Robert Longstreet / photo from Cook County Sheriff's office
Updated: October 4, 2011 12:35PM
Lured by the promise of TVs and other electronics, more than 100 wanted fugitives — whose crimes included violent felonies — were arrested by Cook County Sheriff’s police in a undercover ruse operation last month.
The fugitives thought they were going to a Southwest Side warehouse to test new home electronics, but soon realized they were targets in an operation that led them right to waiting officers, a release from the sheriff’s office said.
“Operation C.W. Marketing” was a two-week effort that resulted in 102 arrests and the clearing of 106 warrants — 15 felonies, 72 misdemeanors and 15 from civil courts. The county also collected more than $5,000 in fees from towing vehicles as part of the operation.
In early September, investigators with the sheriff’s Central Warrants Unit sent invitations to 10,000 offenders wanted in warrants. Sent to the fugitives’ last known addresses, they welcomed that person to make an appointment with C.W. Marketing, which was conducting surveys on home electronics. In exchange for feedback, participants would get $75 in cash and get to keep the electronic device they tested, according to the release.
Thousands of letters came back undeliverable, but more than 50 fugitives — ranging in age from 19 to 66 — made appointments to come to a county government warehouse. Undercover officers kept up the ruse by carrying empty boxes for plasma TVs and video game systems, and welcoming fugitives in bright T-shirts to the warehouse which was surrounded by signs and balloons.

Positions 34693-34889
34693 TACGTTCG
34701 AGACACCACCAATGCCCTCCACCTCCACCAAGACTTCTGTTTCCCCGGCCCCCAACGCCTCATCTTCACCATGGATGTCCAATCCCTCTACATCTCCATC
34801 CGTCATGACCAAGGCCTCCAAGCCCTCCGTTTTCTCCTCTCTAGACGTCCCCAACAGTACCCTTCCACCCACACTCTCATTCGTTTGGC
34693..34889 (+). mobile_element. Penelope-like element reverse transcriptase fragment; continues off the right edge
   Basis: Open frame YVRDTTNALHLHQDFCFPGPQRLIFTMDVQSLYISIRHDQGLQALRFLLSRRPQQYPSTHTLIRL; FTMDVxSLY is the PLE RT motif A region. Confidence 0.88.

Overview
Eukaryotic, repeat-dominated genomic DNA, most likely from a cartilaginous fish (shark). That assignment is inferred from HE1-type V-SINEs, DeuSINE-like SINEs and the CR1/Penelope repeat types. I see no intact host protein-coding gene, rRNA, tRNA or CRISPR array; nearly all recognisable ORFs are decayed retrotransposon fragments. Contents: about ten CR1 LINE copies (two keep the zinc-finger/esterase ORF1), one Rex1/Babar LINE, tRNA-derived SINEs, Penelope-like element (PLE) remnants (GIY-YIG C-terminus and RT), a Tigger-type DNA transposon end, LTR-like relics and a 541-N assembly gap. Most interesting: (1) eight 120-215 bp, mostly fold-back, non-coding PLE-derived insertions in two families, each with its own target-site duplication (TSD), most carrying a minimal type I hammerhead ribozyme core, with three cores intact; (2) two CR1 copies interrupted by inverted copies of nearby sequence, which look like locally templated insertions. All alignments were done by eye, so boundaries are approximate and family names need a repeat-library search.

Once the offenders’ identity was confirmed and pictures taken, officers moved in for the arrest.
Among those arrested from Sept. 17-24 were:
— Robert L. Longstreet, 53, of Kenosha, Wis., who has previous arrests for assault and drug possession, and was wanted for domestic battery. He took a bus to Chicago to keep his appointment.
— Christopher Melnyk, 47, of Chicago, who has 22 previous arrests for battery, possession of a stolen vehicle and criminal trespassing, was wanted for driving on a suspended license. Suspecting the letter was a ploy, he sent a relative, but when confronted by officers, the relative told investigators Melnyk’s location and he was later arrested without incident.
— Tayrone Davis, 34, of Chicago, arrested 32 times on charges ranging from burglary to domestic battery causing bodily harm. was 90 minutes late for his appointment and was breathlessly calling investigators as he sprinted the final blocks to make his appointment. He was wanted for DUI.
After accepting appointments for five days, investigators pursued leads in search of other fugitives and made about 50 more arrests last week.
The operation is the latest ruse Sheriff Tom Dart has authorized to apprehend some of the 45,000 fugitives wanted in Cook County. Other recent efforts included promising holiday shopping certificates to wanted criminals, and another that claimed fugitives were owed federal stimulus dollars.